Lessons from the implementation of LLIN distribution campaign in Ilorin Kwara State, Nigeria
1 Department of Biosciences and Biotechnology, Kwara State University Malete, Ilorin, Nigeria
2 Entomology Unit, Department of Zoology, University of Ibadan, Ibadan, Nigeria
3 Department of Zoology, University of Ilorin, Ilorin, Nigeria
4 Molecular Entomology and Vector Control Research Laboratory, Nigerian Institute of Medical, Research, Yaba, Lagos, Nigeria
BMC Public Health 2014, 14:514 doi:10.1186/1471-2458-14-514Published: 28 May 2014
Studies implemented to evaluate the success of Long-lasting insecticidal nets (LLIN) distribution campaigns are often limited to ownership and utilization rates, neglecting other factors that directly affect the efficacy of the tool in malaria control. This study investigates sleeping habits and net maintenance behaviour in addition to LLIN ownership, utilization and the challenges associated with LLIN use among residents in Ilorin City where the tool has been massively distributed.
A cross-sectional survey was conducted using pre-tested interviewer-administered questionnaire to obtain information from randomly selected household respondents in Ilorin, the Kwara State Capital. The study was conducted in July 2012, about sixteen months after the March 2011 distribution of LLIN in the locality. The results were analyzed using the EPI INFO 2007 version.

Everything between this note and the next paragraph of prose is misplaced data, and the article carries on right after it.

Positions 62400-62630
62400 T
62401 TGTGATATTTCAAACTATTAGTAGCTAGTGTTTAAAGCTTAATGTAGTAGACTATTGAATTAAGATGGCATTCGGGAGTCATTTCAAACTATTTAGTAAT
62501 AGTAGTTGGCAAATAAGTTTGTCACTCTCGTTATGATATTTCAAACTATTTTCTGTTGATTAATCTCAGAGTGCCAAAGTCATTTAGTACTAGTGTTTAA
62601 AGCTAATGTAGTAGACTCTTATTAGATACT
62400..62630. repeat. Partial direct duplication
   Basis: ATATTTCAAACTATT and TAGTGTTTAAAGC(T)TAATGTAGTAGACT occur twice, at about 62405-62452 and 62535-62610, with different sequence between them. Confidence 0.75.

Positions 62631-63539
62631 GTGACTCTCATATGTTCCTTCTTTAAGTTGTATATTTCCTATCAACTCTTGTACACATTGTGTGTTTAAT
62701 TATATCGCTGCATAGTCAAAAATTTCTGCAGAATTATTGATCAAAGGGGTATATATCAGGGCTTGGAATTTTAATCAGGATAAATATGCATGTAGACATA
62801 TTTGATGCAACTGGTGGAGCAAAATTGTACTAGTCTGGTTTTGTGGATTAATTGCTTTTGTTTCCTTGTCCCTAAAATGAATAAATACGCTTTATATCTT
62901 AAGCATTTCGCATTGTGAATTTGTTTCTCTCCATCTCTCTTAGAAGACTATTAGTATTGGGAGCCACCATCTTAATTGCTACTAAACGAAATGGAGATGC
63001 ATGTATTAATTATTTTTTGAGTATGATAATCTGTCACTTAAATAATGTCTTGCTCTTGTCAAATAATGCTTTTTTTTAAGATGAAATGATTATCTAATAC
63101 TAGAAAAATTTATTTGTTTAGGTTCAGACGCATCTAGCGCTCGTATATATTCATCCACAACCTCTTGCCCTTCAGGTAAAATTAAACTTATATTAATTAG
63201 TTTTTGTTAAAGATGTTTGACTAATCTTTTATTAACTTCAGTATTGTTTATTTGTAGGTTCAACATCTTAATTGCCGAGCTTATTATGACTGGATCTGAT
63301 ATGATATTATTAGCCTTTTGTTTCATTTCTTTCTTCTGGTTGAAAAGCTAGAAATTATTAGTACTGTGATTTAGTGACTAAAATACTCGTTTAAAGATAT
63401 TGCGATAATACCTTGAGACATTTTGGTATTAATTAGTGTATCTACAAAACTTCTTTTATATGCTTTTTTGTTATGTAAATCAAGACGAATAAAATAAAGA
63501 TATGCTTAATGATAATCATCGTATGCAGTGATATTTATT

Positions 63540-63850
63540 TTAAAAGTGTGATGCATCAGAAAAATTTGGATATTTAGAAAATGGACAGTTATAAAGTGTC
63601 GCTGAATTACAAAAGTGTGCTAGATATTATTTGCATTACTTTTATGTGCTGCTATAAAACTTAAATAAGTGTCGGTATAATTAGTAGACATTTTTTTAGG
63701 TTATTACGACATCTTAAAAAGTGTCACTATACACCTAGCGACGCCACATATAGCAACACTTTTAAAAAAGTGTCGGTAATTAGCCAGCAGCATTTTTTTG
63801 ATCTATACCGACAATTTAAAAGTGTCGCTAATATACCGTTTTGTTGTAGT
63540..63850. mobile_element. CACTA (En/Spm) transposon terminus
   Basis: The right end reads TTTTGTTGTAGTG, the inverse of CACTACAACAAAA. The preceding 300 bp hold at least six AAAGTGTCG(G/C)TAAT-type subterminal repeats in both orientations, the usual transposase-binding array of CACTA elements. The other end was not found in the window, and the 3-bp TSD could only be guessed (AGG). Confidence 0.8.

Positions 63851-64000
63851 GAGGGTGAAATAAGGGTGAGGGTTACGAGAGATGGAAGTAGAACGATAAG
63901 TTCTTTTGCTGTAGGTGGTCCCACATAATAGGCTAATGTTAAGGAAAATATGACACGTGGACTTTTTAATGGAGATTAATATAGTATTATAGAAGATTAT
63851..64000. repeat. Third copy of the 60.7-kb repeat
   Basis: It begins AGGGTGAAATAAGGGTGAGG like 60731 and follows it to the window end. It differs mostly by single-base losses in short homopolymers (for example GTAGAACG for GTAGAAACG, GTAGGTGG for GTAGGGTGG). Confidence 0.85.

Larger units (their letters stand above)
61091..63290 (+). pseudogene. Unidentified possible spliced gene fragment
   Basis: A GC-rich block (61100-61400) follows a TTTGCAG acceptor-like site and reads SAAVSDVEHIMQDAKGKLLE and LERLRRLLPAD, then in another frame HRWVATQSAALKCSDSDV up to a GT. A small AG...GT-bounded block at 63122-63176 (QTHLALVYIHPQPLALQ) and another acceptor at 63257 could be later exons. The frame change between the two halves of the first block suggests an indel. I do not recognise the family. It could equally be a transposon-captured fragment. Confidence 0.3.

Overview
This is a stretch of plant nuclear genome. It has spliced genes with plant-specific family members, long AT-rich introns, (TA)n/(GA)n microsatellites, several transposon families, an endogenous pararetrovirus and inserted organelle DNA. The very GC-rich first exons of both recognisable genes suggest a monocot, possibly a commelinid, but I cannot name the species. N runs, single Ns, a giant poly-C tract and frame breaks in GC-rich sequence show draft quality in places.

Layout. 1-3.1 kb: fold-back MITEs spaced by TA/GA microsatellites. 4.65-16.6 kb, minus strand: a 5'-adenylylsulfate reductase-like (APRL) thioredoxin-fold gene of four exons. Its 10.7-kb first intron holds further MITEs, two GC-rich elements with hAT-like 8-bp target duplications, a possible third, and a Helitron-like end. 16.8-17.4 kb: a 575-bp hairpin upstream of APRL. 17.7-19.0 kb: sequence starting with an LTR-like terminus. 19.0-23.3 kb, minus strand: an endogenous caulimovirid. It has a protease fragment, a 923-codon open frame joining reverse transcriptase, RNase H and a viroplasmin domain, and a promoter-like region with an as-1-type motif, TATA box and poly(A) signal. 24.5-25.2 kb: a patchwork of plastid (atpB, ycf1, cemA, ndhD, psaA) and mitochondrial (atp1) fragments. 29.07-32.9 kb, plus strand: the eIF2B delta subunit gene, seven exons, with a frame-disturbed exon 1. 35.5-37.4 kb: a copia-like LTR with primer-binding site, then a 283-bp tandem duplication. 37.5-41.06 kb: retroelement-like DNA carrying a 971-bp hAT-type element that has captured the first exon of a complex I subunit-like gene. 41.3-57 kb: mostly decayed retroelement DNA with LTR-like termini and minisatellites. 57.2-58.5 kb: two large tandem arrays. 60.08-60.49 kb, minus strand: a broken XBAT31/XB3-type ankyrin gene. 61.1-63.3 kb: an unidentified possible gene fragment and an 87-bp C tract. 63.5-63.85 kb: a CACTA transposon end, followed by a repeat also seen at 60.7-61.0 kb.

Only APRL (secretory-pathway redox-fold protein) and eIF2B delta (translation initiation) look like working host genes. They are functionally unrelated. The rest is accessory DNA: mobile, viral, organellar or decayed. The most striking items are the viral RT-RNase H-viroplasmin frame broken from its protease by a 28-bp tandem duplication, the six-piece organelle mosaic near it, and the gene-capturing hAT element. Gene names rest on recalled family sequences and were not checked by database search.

LLIN ownership (85%) and utilization (37%) rates improved compared to earlier reports, though 29% of net users have noticed holes in the nets even as 26% claimed to have actually experienced mosquito bites under it. Most (92%) of the respondents who slept under LLIN the previous night before the study spent the first five hours of the night (19.00-23.00 hr) outdoors while 88% also engage in inappropriate net washing practices. All the LLIN users claimed to have experienced at least one malaria episode while 43% have had two or more episodes within the past twelve months.
The use of LLIN among the respondents in this study was accompanied by chancy sleeping habits, inappropriate net maintenance practices and repeated experience of mosquito bites under the nets. This shows the need to sustain the will and confidence of LLIN users in this area through frequent monitoring and surveillance visits targeted at enlightening the people on habits that increase malaria exposure risks as well as proper use and maintenance of LLIN for maximum malaria vector control benefits.